While the kickoff day of the 2015 Global Gaming Expo was filled with conferences, the second day offered more of a variety. The Expo officially opened to offer attendees the chance to peruse the Sands Expo Convention Center floor and the offerings of vendors as far as the eye could see.
The first thing on the agenda for Tuesday was the State of Gaming Address from Geoff Freeman, President and CEO of the American Gaming Association (AGA). He spoke about the state of the gaming industry in America, noting that Moody recently raised its outlook on various markets and the fact that seven of the eight operators in downsized Atlantic City are now profitable. There was a focus on the four AGA initiatives, including the 2015 Bank Secrecy Act Conference held in June and the “Play It Safe” program to stop illegal gambling.
Jeffrey Ma followed with his keynote speech. The founder of the famous MIT blackjack team is also a well-known business strategist and data analysis expert, and his speech imparted many of the lessons he learned along the way. He discussed the need to embrace failure, make objective and well-investigated decisions, and keeping emotion out of that decision-making process. With the interjection of celebrity stories and blackjack analogies, attendees were entertained and informed.
There was also a charity tournament hosted by Everi Holdings to benefit charities like the Cleveland Clinic Lou Ruvo Center for Brain Health and the Animal Foundation. And Everi made a special $40K donation to Save a Warrior, a foundation supporting veterans and military members with PTSD.
The festivities were well-attended, and some of the celebrities who participated included Las Vegas performers like George Wallace and Carrot Top, as well as Robin Leach and many others. Approximately $80K was donated to the charities in total.
Sports Betting and Daily Fantasy Sports (DFS)
A number of the seminars on the agenda for Tuesday focused on sports betting and the new eSports and fantasy sports trends in the gaming industry.
One of the main topics covered throughout the day was the ability and future of casinos to work with online sites for social gaming, online casinos and poker, and lottery and sports offerings. Opportunities abound to connect those various factions, use them to build player loyalty, and use numerous forms of technology to create integrated resort experiences.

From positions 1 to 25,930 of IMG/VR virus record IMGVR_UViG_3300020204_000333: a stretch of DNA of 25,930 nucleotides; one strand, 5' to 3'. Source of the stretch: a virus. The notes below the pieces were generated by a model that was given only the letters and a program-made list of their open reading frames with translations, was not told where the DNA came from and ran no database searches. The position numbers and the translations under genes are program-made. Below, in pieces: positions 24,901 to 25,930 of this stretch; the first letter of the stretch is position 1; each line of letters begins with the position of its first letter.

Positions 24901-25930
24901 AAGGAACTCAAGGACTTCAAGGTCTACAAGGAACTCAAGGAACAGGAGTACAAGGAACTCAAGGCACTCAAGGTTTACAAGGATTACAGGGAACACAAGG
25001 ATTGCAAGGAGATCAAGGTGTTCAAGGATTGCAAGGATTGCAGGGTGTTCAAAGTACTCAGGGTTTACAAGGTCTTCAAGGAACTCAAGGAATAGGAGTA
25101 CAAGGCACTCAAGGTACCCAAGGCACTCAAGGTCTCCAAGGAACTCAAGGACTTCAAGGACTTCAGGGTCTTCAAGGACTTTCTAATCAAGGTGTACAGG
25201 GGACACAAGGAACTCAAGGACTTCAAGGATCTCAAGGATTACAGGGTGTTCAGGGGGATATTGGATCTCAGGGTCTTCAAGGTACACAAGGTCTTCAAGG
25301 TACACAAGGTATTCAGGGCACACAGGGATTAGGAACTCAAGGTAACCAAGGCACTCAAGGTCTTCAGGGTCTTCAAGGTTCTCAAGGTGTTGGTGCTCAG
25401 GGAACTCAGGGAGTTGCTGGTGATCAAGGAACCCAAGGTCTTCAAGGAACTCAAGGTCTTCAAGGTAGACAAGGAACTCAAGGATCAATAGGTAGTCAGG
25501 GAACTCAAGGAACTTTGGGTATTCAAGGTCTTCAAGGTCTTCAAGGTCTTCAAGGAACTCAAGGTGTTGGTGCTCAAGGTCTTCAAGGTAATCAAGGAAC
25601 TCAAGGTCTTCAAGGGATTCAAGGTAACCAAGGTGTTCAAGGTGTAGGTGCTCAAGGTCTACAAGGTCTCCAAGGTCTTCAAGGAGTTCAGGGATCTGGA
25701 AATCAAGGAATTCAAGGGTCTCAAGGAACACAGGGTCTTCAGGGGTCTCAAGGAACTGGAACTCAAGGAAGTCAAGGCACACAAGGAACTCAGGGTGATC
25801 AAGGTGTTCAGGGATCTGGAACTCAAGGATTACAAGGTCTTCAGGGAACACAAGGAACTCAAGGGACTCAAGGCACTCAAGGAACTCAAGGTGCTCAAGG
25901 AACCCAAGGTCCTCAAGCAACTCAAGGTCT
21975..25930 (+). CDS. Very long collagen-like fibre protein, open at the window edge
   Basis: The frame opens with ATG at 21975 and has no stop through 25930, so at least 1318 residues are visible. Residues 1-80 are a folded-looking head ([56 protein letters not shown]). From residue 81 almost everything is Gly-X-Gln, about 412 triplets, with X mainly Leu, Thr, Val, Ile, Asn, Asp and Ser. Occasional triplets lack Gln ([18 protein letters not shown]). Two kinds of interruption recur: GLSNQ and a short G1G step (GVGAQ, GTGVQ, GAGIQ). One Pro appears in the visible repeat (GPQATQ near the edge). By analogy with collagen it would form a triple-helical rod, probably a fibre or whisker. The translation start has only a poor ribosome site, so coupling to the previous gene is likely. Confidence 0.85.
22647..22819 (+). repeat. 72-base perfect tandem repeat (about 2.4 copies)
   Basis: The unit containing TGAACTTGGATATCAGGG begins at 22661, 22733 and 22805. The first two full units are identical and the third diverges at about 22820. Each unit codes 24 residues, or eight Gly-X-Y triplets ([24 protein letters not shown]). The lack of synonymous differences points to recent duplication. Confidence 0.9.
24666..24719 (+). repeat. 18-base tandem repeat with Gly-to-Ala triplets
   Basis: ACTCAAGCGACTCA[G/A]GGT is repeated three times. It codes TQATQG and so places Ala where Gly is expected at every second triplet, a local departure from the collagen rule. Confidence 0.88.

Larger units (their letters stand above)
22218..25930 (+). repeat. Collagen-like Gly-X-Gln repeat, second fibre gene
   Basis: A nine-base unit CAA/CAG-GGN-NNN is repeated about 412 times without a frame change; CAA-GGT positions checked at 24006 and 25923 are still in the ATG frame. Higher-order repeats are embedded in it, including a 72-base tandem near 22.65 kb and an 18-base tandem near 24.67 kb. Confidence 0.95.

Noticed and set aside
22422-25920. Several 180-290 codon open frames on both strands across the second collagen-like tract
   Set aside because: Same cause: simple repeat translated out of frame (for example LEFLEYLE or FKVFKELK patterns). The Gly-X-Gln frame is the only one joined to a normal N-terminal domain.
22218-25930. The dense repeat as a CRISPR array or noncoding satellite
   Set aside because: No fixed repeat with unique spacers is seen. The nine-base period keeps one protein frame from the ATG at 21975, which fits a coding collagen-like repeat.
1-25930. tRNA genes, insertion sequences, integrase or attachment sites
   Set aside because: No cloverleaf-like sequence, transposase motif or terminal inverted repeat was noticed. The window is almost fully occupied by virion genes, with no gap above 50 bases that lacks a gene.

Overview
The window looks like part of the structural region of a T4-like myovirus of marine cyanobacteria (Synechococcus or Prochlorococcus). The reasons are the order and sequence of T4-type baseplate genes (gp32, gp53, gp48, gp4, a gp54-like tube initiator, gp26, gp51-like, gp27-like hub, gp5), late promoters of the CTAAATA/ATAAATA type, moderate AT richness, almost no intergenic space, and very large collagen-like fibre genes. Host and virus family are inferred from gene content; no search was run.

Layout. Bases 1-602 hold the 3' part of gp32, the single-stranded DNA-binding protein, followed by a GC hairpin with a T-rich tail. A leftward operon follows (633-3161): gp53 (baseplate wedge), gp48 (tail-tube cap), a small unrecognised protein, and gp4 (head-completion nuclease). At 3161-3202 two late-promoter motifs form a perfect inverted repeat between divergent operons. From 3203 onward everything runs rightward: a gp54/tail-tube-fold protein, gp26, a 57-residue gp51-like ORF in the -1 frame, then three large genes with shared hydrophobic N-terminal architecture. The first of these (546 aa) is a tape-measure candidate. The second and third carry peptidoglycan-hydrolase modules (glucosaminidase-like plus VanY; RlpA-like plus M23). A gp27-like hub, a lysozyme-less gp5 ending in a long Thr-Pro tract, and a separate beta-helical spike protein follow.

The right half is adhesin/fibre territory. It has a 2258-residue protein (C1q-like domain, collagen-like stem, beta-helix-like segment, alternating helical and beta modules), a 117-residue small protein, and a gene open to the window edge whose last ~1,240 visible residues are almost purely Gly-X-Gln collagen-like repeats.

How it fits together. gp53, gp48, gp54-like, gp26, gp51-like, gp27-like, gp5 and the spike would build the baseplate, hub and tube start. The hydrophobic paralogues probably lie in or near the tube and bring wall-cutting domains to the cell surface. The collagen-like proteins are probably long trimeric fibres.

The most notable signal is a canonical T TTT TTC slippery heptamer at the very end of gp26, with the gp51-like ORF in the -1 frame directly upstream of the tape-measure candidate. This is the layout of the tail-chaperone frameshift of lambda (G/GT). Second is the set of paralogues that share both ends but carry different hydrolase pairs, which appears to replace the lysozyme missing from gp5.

There was also an important discussion about regulations pertaining to sports betting and daily fantasy sports in the United States. Most laws on the state and federal level remain blurry about the new eSports industry, but that may change and open discussions with lawmakers on every level with regard to updating the laws to accommodate DFS. Speculation abounded about the future of such legislation, especially with consideration of the astounding number of players already participating in said games.
Some of the biggest names in sports betting and daily fantasy sports were on hand for the discussions, especially the afternoon session that examined whether these two entities were predominantly business threats or opportunities.
DraftKings CEO Jason Robins was on that particular panel, along with Chris Sheffield of Penn National Gaming and Jeff Burge of CG Technology. They discussed the fact that the crossover audience between sports betting and DFS is less than 15 percent, as well as the small percentage of sports bettors who actually do that betting in live sportsbooks. Rather, the mobile part of the industry is integral, and Nevada has led the way in the adoption of mobile sports betting as player alternatives.
There were some seminars that focused on Internet gambling, though not as many as the previous day. There was a look at grey markets in the morning session, which included an examination of offshore online gaming sites that take advantage of ambiguous regulations and the future of those companies.
An afternoon discussion offered the opportunity for open talks about the global view of online gambling. The recent developments in the UK with the new point-of-consumption tax and highly regulated market were of particular interest, as well as the struggles of Canadian provinces to regulate and create laws regarding online gambling there.
Asia was also on the table, as regulations have increased there and had a somewhat negative effect on places like Macau, which focuses on live gaming. The evolution of online gaming laws and regulations around the world were of particular interest to live and online executives, as their futures will be dictated as such.